The World’s 12 Best Food Halls from Six Continents

Global markets.

Food halls—destinations where food producers, self-professed artisan bakers, and budding chefs come together in one district, often under the same roof—are more than just a trend and are here to stay.

Popping up all around the world, food halls cater to those who are compelled by food on an aesthetic level or want to experience culinary discoveries without the restrictions of sitting down in a restaurant with stiff table service.

Sprawling markets featuring mini-restaurants, gourmet food shops, and fabulous eateries offer all kinds of food— homestyle or fine. You can find home-cooked Mexican food or dine under the banner of a Japanese sushi master; offering a variety of smells and moods, food halls are cosmopolitan markets that bring in ingredients from Taipei to Brooklyn and beyond.


DeKalb Market Hall, Brooklyn

The United States of America has food halls in almost every state now, especially given the many different cultures represented there. DeKalb Market Hall is one of the best on the East Coast. The standout vendors include a mix of new startups, as well as old-school New York favourites. Legendary pastrami sandwich Katz’s Delicatessan has a branch here, as does Queens’ famous  Arepa Lady. Also noteworthy is the Gowanus BBQ spot, Fletcher’s BBQ. The venue has a performance space for comedy and concerts accompanied by a bar, so that you can enjoy yourself after eating in this microcosm of Brooklyn.


Mercado La Paloma, Los Angeles

Mercado La Paloma is one of the special food halls with more than just a mission to feed hungry foodies; its sales and initiatives benefit the people of the great Figueroa Corridor, particularly the community in Esperanza. Strong Latin American flavours fill the mercado day and night with the sharing of not just good food but also cultural activities. The most popular include Oaxacalifornia for its Oaxacan-style sandwich platter, as well as Chichén Itzá, owned by chef Gilberto Cetina (go for the slow-roasted pork, cochinita pibil). Other vendors offer shark empanadas and vegan stew, plus there is a phenomenal juice specialist.


Tramsheds, Sydney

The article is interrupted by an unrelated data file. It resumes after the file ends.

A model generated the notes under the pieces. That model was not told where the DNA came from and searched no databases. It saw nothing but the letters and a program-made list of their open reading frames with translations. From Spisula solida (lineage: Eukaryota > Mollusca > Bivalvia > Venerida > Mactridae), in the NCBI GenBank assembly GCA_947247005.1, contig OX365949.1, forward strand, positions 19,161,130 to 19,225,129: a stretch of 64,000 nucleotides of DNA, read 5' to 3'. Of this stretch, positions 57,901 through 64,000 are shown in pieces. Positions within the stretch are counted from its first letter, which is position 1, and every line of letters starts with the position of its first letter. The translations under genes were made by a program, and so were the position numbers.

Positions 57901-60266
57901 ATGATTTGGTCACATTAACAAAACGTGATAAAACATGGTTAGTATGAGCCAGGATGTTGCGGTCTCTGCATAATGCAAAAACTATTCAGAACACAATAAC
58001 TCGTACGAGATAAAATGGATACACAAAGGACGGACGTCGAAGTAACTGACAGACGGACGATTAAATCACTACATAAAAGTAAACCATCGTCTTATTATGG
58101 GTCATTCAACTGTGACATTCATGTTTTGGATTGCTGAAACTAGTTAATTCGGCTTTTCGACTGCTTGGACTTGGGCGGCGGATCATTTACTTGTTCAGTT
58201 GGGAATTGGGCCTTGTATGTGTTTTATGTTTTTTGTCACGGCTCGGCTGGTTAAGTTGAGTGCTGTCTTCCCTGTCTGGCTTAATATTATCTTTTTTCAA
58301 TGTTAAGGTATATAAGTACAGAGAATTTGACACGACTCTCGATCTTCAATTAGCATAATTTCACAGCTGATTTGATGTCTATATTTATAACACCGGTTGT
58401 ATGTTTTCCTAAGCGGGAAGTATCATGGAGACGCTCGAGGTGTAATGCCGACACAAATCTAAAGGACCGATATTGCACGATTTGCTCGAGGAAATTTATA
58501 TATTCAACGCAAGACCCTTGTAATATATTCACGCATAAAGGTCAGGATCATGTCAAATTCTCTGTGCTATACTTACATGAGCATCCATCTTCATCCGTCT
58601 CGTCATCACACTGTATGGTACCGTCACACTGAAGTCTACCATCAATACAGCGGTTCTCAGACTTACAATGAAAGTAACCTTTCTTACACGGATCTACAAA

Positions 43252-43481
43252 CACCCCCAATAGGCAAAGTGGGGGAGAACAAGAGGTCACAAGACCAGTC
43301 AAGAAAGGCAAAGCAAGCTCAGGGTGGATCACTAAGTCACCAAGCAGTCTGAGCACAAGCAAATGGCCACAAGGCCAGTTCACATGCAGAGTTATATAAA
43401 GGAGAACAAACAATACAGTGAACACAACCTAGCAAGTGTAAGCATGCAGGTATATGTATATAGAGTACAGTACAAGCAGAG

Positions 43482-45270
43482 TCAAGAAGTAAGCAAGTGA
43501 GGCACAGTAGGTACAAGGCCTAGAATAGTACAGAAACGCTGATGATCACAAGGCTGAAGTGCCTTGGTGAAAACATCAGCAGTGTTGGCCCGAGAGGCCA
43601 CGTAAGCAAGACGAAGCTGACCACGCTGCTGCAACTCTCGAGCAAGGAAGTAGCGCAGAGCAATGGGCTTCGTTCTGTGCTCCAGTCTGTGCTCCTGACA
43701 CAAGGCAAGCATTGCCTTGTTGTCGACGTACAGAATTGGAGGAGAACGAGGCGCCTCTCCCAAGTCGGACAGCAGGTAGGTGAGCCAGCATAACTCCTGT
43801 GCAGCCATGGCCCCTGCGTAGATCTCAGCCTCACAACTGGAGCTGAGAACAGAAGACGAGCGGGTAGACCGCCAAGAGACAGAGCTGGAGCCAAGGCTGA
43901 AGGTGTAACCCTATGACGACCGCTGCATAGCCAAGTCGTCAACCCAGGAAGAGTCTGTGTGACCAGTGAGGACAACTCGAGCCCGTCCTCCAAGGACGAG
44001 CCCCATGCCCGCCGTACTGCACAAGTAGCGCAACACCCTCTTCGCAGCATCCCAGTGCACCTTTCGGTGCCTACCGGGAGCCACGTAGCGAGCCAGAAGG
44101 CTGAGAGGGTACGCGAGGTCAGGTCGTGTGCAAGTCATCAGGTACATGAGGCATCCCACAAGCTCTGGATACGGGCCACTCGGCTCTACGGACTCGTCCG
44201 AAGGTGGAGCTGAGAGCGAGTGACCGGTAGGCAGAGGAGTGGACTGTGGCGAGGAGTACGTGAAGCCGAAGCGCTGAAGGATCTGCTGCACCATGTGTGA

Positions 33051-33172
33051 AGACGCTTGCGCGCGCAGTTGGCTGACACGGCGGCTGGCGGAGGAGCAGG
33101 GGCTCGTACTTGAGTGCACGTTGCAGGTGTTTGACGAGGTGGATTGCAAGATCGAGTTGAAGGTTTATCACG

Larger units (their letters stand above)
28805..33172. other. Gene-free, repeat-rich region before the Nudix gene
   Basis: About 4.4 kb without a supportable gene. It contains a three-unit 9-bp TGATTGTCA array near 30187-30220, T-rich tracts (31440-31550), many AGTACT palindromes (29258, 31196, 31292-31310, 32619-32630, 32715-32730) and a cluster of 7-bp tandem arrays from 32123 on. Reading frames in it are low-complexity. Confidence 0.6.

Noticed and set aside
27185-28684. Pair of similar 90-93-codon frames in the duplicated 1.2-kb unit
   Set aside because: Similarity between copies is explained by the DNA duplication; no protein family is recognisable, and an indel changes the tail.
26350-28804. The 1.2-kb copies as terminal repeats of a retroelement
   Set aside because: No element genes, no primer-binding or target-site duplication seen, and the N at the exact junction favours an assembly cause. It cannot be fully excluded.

Tramsheds is located in a historic building dating back to 1904; the old tram depot,now home to seven community-based retailers, and 11 restaurants and cafés, is a vibrant culinary hub.  Butcher and the Farmer has standout homemade sausages and cured meats which can be enjoyed in a vintage stationary tram, while Garçon is the spot for French classics. Gelato Messina is the perfect way to finish off your day with artisanal Italian sweetness.

Barangaroo, Sydney

High-end and sustainable, Barangaroo is Sydney’s best spot for dining if you are craving beautiful panoramic views of the harbour and great food. Its 22 hectares of land are positioned between the city and the Barangaroo reserve, creating not just a hall but also a civic focal point honouring the Aboriginal leader  for which it is named. An open-air junction hosts eateries, restaurants, small Aussie cafés, and dessert spots. Often buzzing with people, Cirrus Dining is a must for its sustainably-caught fresh fish, – Lotus  offers contemporary Chinese and dumplings, and Verd serves plant-based dishes to keep you—and the planet—happy. The best one on the block has to be Anason for authentic Turkish fare: homemade bread, smoked salmon, and dips by local chef Somer Sivrioglu.


Keelung Fish Market, Keelung

The Keelung Fish Market is where all Taiwan’s best chefs shop for the freshest locally caught seafood. You won’t find much online about this market; you have to go yourself. Early in the morning, before the sun rises, watch more than a dozen boats bring in the best seafood and enjoy a fresh bowl of fish on rice for breakfast with chefs and locals alike. For late-risers, the street-food stalls at Miaokou Night Market open up earlier these days and offer some of Taiwan’s best food. Walk around and stop at any of the vendors with long lines, but be sure to get local delicacies like the fish and noodle soup or the steamed fish paste, as well as the bubble tea and shaved ice.

Depachika and Commune 2nd, Tokyo